Of all the cantankerous, cussing, belligerent women in North Carolina, easily one of the best known was Abby House, known (actually affectionately) as "Aunt Abby."
Born in Franklin County about 1797, she gained prominence during the War of 1812 when she learned that her beau was sick in Norfolk, Virginia. To care for him, she walked all the way from North Carolina to Norfolk, but arrived the day after he had died, so she walked home again. When the Civil War was imminent, she collected clothes, shoes, and food for the Confederate soldiers and delivered them personally. Having eight nephews, she encouraged all of them to serve in the Confederate army. She told them that should any of them become sick or wounded, "you can depend on your Aunt Abby to nuss and tend you." Throughout the war, she nursed back to health five of her nephews, and buried another. She also had a special affection for any soldier from Franklin County.
Never intimidated, and always bold, she would confront commanding officers and ask to care for any soldier from Franklin County who was sick or wounded. So determined was she, that following the Battle of Fredericksburg, she searched the battlefield for twelve days, trying to find one of her relatives. After the war, during Reconstruction, Abby lost her house and property, but was taken in by some Confederate veterans who gave her a cottage near Raleigh. At Raleigh she would frequently attend political meetings where she would give the Democrats advice, whether they wanted it or not, and no one had the nerve to ask her to leave. In 1876 she attended the Democratic State Convention, uninvited, and nominated Zebulon B. Vance for governor. There was one delegate absent, and when the presiding officer made a motion that Abby take the absent delegates place, the motion was passed unanimously. Occupying this seat, she then cast her vote for Vance, and became the first woman to cast an official vote for a political office.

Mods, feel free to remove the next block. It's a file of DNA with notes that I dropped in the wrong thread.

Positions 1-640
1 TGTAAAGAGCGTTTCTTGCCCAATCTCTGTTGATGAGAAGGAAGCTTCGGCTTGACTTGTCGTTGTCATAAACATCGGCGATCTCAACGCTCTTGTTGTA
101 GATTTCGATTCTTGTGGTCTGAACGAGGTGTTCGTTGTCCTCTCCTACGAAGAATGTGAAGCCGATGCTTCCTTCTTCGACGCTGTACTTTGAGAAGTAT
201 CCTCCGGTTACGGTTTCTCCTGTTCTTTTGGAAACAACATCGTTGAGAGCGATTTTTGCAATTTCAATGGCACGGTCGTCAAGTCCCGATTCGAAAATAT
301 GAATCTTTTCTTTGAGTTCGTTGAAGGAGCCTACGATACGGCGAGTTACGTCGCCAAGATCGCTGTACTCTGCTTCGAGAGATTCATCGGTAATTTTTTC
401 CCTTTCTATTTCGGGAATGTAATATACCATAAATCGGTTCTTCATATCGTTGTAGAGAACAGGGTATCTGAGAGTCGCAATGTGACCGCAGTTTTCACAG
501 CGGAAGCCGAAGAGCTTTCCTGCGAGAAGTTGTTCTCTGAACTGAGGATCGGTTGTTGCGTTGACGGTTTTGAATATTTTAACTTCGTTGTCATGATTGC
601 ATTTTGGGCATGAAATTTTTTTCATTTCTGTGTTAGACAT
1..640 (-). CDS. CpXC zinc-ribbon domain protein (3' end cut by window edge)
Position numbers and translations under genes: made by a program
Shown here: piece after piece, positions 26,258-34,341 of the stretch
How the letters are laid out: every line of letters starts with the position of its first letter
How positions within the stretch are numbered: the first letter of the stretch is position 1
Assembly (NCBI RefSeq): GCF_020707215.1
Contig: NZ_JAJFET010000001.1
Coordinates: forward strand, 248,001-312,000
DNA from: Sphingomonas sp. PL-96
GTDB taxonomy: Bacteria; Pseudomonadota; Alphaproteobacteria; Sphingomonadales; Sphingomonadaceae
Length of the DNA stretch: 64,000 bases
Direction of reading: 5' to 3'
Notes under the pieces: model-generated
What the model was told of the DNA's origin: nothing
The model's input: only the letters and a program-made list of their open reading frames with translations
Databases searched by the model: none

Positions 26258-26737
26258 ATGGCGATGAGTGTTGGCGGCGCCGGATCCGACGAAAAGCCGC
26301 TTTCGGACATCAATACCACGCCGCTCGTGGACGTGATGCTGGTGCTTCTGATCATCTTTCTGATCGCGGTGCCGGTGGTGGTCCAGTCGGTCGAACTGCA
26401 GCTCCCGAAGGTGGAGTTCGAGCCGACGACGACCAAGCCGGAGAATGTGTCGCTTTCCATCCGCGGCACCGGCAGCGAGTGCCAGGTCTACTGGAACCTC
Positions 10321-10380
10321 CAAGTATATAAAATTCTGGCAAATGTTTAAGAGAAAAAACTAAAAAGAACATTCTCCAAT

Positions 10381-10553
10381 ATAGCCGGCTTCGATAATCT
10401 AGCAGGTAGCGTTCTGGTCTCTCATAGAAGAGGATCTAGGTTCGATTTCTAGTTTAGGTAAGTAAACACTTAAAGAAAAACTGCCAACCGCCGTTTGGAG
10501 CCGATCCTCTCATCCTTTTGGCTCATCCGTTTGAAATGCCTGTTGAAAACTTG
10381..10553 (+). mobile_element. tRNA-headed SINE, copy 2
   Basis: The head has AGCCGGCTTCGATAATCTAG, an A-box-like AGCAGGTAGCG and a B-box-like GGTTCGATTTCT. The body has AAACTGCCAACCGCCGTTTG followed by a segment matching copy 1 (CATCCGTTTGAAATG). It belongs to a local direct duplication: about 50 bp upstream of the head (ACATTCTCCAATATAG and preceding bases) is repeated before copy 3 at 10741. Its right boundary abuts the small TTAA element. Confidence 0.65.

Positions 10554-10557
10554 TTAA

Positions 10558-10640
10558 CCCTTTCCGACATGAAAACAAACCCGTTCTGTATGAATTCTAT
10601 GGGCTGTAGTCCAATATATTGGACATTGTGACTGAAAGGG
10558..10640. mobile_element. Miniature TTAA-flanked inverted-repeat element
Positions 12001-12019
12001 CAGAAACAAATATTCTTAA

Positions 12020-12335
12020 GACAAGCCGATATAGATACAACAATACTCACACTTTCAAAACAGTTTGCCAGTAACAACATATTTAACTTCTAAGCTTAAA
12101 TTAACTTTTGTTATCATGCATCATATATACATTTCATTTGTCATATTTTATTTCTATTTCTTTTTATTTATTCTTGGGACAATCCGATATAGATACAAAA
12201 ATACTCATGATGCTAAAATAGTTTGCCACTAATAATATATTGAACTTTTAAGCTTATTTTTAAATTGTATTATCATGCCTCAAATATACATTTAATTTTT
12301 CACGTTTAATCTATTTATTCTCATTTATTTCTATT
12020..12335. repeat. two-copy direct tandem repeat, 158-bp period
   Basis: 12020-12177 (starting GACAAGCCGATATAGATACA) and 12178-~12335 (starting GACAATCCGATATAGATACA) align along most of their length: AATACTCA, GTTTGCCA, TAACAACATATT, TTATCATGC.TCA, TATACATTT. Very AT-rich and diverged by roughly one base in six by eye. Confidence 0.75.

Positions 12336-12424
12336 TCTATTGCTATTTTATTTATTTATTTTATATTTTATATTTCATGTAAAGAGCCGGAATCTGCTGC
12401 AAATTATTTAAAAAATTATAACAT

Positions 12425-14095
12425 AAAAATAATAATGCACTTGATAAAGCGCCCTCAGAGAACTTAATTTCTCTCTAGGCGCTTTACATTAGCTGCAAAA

Abby House died in 1881 and on her gravestone was written, "Angel of Mercy to Confederate Soldiers."
Copyrightę John T. Marck. All Rights Reserved. This article and their accompanying pictures, photographs, and line art, may not be resold, reprinted, or redistributed for compensation of any kind without prior written permission from the author.